2017 NFPA Updated Curriculum
Scroll to the bottom for links to the Curriculums and Task Books
NFPA 1006-Standard for Technical Rescue Personnel Professional Qualifications (2017 edition)
NFPA 1670- Standard on Operations and Training for Technical Search and Rescue Incidents (2017 edition)
NFPA 1983- Standard on Life Safety Rope and Equipment for Emergency Services (2017 edition)
In March 2017 NFPA released new additions of the relevant standards that affect our curriculum (NFPA 1006, 1670, and 1983). This was a significant overhaul particularly for 1006 which most affects our training program. NFPA strived to align 1006 (professional qualifications) more with 1670 (team operational capabilities). This caused the 1006 committee to revert back to the pre-2008 terminology “Awareness”, “Operations”, and “Technician” as designating the levels of training; previously the RESET language matched the 2008-2017 terminology of “Level 1”, and “Level 2”. The terminology alone will be a hurdle for us all to overcome.
In April of 2017 a workgroup reviewed the RESET Technical Rescue programs to update them with the new NFPA standards. With the change to the new terminology of “Operations” and “Technician” we had to review our course progression philosophy and decide how the General Rescuer program fit into the new standard format. Not only did 1006 change terminology, they also abandon the “Core+” format and took the previous Chapter 5 “Core” Job Performance Requirements (JPRs) and dispersed them among the various disciplines. Our General Rescuer program specifically met the Chapter 5 “Core” JPRs and has proven a very valuable training element not only for the students but for the participating agencies by addressing the largest percentage of target hazards responses. So how does General Rescuer fit now? Do we abandon General Rescuer? To answer this question we considered the following factors:
Effect on past General Rescuer Students
Effect of Personal Vertical System Requirement in the New NFPA “Rope Operations” on rescuers and agencies
We consider this to be a significant consideration as it pertains to: the initial training, continued training maintenance, and significant equipping requirements
Effect of possible future TCFP Certification
Effect on other disciplines which General Rescuer has traditionally been a prerequisite (Swiftwater, Confined Space, Wilderness SAR, Tower, etc.)
When comparing General Rescuer (GR) training objectives with the Rope “Operations” JPRs the most significant skill absent from GR was “personal vertical system” (i.e. rappelling, ascending, self-rescue). This is a considerable skillset requiring a large commitment of equipment and training. In addition to personal vertical systems, the new “Operations” JPRs also include multi-point anchors and compound mechanical advantage. After weighing the considerations above the workgroup is recommending that RESET make an Authority Having Jurisdiction (AHJ) deviation and continue teaching GR in its current form with the addition of multi-point anchors. We are recommending to keep the course title “General Rescuer”. This will mean GR meets “Rope Awareness and Operations”, minus personal vertical systems and compound mechanical advantage. Personal Vertical Systems and compound mechanical advantage will be deferred to the “Rope Operations and Technician” class. Following this recommendation will have the following benefits:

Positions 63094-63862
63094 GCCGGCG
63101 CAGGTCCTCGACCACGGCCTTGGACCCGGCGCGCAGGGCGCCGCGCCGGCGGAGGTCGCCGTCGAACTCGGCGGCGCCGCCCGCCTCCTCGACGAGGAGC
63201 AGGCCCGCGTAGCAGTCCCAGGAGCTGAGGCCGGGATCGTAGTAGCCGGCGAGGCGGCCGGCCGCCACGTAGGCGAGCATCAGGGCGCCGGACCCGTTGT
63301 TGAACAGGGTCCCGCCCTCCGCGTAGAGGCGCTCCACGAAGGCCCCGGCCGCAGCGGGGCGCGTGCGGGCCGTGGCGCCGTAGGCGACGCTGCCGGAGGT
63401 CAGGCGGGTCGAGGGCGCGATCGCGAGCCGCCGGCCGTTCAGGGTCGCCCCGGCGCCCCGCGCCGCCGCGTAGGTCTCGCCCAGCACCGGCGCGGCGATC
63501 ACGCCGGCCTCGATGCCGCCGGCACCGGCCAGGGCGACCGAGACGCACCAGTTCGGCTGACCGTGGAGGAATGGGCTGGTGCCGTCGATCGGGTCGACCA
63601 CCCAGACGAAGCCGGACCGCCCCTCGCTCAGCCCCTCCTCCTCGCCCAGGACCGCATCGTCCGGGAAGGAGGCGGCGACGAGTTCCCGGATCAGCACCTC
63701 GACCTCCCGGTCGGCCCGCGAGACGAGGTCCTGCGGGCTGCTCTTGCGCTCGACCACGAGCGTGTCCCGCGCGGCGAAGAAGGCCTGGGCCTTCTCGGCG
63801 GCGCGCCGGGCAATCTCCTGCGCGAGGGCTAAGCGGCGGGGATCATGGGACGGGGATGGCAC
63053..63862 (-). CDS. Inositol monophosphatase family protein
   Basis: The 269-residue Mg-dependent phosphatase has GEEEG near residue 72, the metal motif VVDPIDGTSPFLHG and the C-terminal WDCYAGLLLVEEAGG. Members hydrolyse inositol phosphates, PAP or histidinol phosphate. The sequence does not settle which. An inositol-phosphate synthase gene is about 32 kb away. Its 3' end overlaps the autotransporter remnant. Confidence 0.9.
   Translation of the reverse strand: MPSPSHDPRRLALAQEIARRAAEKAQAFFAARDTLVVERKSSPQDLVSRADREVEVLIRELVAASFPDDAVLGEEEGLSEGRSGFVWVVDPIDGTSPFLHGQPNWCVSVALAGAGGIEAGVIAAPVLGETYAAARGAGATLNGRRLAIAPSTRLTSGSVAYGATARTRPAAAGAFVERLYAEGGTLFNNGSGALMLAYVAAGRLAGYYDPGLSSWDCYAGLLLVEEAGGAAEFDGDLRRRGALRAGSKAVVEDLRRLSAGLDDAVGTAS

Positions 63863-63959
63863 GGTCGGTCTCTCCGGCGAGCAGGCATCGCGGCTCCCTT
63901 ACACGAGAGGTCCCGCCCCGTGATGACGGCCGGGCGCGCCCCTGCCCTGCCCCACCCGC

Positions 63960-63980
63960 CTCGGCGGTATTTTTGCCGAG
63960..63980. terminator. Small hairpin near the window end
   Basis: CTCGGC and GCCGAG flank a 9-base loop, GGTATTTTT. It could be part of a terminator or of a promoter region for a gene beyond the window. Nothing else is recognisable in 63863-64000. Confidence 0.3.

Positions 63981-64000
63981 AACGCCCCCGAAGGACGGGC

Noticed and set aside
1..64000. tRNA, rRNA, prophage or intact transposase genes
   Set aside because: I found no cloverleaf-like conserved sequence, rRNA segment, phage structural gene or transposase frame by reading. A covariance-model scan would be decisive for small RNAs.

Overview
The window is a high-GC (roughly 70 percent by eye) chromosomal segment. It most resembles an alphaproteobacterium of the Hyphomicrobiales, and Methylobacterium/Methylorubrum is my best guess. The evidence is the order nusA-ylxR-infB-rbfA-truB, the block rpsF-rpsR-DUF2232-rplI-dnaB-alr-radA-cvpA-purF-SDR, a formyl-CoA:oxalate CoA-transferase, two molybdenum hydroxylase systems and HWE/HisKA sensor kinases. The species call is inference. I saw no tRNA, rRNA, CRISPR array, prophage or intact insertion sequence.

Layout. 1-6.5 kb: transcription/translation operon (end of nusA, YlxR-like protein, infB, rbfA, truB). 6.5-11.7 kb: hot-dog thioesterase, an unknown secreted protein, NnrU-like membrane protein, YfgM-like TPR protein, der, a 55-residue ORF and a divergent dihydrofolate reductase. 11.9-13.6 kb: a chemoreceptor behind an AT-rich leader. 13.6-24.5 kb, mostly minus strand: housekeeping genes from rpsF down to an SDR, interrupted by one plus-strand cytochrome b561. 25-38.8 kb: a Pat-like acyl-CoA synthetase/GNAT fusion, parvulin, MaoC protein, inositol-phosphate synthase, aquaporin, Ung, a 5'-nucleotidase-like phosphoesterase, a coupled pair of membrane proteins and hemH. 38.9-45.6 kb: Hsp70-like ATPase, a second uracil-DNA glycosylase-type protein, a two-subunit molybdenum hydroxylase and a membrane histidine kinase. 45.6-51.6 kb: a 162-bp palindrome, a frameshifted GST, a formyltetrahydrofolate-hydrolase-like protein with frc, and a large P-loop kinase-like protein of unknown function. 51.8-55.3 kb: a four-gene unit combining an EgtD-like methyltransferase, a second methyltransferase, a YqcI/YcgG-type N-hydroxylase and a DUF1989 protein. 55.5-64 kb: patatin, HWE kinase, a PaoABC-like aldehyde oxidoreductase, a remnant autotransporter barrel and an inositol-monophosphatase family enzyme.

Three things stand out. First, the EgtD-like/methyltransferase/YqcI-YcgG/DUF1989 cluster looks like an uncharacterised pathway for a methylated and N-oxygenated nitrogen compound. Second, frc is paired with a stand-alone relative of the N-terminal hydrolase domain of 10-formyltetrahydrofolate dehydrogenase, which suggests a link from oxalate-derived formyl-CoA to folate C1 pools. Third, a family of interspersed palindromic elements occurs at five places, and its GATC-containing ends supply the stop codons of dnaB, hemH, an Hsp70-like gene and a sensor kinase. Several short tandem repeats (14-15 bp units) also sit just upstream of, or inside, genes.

It will allow the previous GR students to continue their training progression in our programs.
It continues to solve the bulk of our target hazards responses with the GR program.
It will not require agencies to commit significant expense and training to train and maintain personal vertical systems for GR students.
Agencies who wish to have their student meet all NFPA “Rope Operations” JPRs can get that training in the Rope “Operations and Technician” class.
In addition to the General Rescuer Program the workgroup revamped the Rope and Confined Space programs. As all three programs were being reviewed there were several topics which necessitated updating. Some of these updates addressed ongoing feedback from students and instructors, while other updates took into account new equipment and techniques that have manifested since the original curriculums were written. Curriculum Manuals and Task Books for all three courses are below. Please take the time to review them and provided feedback. The most significant updates/changes are as follows:
Single Rope Technique personal vertical systems are being replaces with “Rope Access Techniques” (Two Rope systems), using a Petzl ASAP as a “Back-up Device”
An overall philosophical emphasis on increased redundancy
Significantly updated Anchoring content to include the following new terminology:
Marginal with improvements (backties)
Direct and indirect anchor attachments
Updated techniques for multi-point anchors (replacing single Prusiks with tandem Prusiks)
Removal of “Tandem Triple Wrapped Prusik Belays” and replacing them with “ASAP Top Belays”
Updating travel restriction language: replacing the term “Tied in Short” with “Travel Restrict”
Replacing Highlines with Twin System Traverses as the Horizontal Rope System emphasized
Including tying-off Jiggers (mini-haul systems) when they will be left in a system
Updated patient packaging footloops when packaging a patient with a thermal and vapor barrier
There are many minor clean-ups and nuances to the updated material. The items above are just the significant elements that were updated. As time allows we hope to have more education material pertaining to these updates. In the meantime, if you have more detailed questions please let us know.